FLOWER may be modified for faster tracking by increasing the frequency at which the frequency locking feedback controller tracks the wavelength of the microtoroid. The data processing procedure can be modified by using a moving average instead of a median filter, and binding events can still be recovered, however the median filter causes step edges to be better preserved. Limitations of this technique include the fact the wavelength shift of the microtoroid upon particle binding depends on where on the resonator the particle lands. Thus, confirmation of the binding of a single particle relies on the generation of a histogram of many discrete binding events. If no distinct binding events are detected, increasing the salt concentration of the solvent helps.

The significance of this technique with regard to existing methods is that no labels are required to interrogate the target molecule. Selective binding however requires functionalizing the sensor with antibodies. Other advantages include the fact that since microtoroid resonators have larger capture areas compared to high sensitivity surface plasmon resonance methods, particle binding events are more likely to occur. In addition, because FLOWER does not require fluorescent tags that may photobleach, FLOWER is capable of long (> 10 sec) measurements with fast (millisecond) time resolution.

Critical steps within the protocol include aligning the optical fiber taper with the microtoroid. Once the toroid is immersed in liquid, too much movement of the fiber through liquid can cause the taper to break, thus ending the experiment. FLOWER in its current formulation is therefore unsuitable for experiments on the time scale of hours. In addition, once the microtoroid has been immersed in liquid and particles bind, the quality factor (Q) irrecoverably drops over a time scale of hours and peak locking may eventually become unstable. In this situation a new device is required. Because we dither our laser frequency in a very small range around the resonance peak, FLOWER does not simultaneously scan across the entire resonance spectrum and therefore does not measure changes in quality factor in real-time as particles bind. Looking at the quality factor before and after the binding of only a few particles, we do not see significant Q factor degradation. We expect that this is because the original pristine toroids have relatively low Q-factor (loaded Q in water of ~ 1x105-5x106).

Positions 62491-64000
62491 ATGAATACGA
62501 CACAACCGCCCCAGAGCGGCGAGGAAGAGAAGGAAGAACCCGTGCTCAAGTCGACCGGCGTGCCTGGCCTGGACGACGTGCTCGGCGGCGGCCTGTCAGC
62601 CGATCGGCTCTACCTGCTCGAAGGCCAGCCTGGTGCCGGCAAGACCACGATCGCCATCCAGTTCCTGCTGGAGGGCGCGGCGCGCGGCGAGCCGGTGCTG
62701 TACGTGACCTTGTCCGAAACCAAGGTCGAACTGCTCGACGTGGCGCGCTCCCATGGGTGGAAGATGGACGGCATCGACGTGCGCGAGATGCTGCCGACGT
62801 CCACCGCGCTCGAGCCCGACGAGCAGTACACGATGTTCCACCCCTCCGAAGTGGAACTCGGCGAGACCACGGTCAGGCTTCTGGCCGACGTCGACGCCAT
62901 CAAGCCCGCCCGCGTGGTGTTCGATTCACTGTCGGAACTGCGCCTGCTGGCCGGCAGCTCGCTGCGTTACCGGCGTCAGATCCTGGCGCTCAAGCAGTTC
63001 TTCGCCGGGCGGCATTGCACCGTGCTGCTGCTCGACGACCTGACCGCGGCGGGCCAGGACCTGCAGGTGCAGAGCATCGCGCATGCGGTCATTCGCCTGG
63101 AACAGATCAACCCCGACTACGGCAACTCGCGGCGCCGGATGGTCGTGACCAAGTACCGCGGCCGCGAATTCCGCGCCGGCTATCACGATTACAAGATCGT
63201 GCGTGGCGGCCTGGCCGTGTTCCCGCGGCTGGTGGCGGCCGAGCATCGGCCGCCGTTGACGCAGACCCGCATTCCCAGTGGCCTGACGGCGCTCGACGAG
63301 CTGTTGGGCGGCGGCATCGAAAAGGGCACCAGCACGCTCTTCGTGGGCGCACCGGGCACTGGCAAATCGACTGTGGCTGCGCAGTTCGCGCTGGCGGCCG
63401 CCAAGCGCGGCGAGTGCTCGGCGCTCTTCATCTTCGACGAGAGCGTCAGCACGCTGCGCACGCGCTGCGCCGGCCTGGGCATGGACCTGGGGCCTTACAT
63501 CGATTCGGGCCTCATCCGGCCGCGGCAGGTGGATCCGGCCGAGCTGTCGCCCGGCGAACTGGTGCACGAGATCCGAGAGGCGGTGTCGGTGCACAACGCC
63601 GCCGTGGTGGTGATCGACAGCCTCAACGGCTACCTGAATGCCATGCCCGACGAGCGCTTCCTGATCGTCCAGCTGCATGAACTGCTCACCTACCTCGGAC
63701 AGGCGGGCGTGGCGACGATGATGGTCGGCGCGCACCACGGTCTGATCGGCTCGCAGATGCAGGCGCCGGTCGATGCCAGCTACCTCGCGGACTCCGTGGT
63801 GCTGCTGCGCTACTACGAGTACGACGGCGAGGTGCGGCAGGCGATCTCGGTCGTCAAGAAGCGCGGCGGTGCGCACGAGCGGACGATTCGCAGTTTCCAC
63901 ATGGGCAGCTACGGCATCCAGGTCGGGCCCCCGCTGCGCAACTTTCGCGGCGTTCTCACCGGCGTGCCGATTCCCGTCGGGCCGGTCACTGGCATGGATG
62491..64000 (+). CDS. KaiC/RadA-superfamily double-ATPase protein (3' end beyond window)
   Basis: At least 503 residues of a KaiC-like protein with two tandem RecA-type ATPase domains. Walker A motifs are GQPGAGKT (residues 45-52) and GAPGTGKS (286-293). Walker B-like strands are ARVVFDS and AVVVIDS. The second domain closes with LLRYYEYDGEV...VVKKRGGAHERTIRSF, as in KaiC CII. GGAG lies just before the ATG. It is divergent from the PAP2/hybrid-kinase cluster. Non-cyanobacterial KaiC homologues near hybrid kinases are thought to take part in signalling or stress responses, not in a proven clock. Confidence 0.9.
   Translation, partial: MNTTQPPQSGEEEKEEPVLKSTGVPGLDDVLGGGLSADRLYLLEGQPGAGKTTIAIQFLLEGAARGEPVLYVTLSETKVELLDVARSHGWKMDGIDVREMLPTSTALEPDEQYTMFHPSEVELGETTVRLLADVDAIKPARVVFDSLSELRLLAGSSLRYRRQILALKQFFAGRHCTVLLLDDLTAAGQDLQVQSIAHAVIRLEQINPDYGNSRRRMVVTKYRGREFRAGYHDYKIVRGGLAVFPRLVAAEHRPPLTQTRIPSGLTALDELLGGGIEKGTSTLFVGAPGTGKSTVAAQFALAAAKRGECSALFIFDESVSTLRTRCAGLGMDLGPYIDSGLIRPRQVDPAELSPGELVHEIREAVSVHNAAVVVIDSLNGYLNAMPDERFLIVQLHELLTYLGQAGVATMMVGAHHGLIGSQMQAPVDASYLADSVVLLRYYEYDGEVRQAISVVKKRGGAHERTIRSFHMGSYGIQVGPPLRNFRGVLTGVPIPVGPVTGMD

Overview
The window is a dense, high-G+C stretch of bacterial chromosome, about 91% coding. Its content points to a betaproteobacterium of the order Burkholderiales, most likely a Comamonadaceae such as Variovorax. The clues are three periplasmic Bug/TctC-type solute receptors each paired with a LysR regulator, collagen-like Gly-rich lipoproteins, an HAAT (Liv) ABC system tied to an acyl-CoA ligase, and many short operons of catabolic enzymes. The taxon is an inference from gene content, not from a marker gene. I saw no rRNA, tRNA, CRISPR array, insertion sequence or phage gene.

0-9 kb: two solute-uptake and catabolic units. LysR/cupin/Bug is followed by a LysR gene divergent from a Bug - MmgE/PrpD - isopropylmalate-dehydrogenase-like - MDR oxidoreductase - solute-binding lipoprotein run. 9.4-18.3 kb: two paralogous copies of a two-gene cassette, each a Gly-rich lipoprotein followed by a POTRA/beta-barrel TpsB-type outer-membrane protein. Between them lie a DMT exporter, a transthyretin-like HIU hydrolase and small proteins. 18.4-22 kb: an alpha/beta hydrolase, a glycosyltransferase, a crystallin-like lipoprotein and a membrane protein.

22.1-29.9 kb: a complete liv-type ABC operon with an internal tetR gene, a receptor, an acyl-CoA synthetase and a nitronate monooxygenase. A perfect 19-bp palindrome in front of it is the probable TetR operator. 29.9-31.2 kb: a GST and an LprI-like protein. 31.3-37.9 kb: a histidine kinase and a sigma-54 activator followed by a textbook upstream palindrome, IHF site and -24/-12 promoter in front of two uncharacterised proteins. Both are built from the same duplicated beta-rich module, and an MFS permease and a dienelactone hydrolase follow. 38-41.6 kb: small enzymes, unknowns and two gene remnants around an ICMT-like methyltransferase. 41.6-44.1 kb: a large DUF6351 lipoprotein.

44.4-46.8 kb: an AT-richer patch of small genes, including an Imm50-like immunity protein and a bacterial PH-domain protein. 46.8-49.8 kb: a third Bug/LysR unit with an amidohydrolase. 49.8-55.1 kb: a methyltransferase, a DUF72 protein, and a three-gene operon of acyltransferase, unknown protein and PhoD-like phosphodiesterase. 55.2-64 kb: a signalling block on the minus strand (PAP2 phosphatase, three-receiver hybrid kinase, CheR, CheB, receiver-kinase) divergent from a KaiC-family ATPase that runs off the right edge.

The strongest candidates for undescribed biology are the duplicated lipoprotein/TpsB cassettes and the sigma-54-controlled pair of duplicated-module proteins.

We note that laser-induced fluctuation noise is subtracted out using the auto-balanced photoreceiver. We minimize fluctuations of the optical fiber against the toroid by placing the fiber in direct contact the microtoroid. Additionally, if PID parameters are not set correctly, fluctuations will appear, i.e., the system will not rapidly and accurately track wavelength shifts. Ziegler-Nichols tuning rules may be used to correctly set the PID settings14. By following the procedures outlined here, it should be possible to detect and size nanoparticles ranging from hundreds of nanometers down to a few nanometers, including single biological molecules.